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Thread: Can a post-hoc power analysis be done?

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    Can a post-hoc power analysis be done?




    Hi Guys,
    Just wondering if anyone could help please. For the following data I don't think a post-hoc power analysis can be done?

    In 2014 the number of referred patients who had the event was 22/55. Whilst in 2008 it was 15/55 who had the event.


    2014: 22 events vs 33 no events
    2008: 15 events vs 40 no events

    2 independent samples

    Events in 2008 n=15, Events in 2014 n=22
    Chi squared 1.99. df=1, p=0.15

    Because no statistical significance was found ie p=0.15 I contacted a post-hoc power analysis based on a 95% confidence interval and 5% error margin and found it to be 0.65? Is this correct?

    And should I have performed a sample size calculation prior to conducting the 2014 study?

    Many thanks for your help

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    Re: Can a post-hoc power analysis be done?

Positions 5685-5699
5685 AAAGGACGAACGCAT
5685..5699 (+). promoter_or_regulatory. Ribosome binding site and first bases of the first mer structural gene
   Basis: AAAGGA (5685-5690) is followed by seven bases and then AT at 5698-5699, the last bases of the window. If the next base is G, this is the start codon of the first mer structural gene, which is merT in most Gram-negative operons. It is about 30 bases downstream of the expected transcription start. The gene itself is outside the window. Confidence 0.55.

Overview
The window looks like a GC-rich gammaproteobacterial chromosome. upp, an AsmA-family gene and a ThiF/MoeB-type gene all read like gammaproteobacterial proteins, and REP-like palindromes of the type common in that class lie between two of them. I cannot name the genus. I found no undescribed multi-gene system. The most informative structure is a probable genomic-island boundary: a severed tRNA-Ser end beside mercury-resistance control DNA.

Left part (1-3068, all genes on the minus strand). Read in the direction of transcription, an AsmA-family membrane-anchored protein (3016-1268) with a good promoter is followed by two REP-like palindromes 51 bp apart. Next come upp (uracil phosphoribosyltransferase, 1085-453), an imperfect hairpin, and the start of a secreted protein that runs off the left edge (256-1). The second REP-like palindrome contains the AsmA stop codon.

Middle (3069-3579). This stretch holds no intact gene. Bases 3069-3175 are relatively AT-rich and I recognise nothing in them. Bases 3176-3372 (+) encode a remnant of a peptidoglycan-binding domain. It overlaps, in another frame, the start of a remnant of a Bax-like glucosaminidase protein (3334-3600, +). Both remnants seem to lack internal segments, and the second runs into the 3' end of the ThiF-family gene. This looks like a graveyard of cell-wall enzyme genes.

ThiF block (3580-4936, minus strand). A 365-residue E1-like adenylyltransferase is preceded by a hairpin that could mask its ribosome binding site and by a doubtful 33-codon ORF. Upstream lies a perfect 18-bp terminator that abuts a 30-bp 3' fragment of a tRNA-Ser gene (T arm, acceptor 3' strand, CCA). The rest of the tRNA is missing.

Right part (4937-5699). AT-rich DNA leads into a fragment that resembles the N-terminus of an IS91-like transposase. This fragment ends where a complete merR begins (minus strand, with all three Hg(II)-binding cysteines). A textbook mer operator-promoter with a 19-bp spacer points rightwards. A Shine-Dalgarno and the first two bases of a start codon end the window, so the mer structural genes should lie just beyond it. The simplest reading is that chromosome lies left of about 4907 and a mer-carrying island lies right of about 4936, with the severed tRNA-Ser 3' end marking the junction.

hi,
    I think the point of the post hoc power analysis is to calculate the smallest effect size that would have been detectable with your sample. You cam use this as an upper limit of the effect if your test was not significant. What was the research question in your case and the effect size?

    regards

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    Re: Can a post-hoc power analysis be done?


    Hi There
    The observed effect was 27% (15/25=events) versus 40% (22/55 events)
    But a difference of interest, like 20% (say 27% versus 47%) would have been better.
    But not sure how how much power this would have yielded for that with 55 subjects per group.

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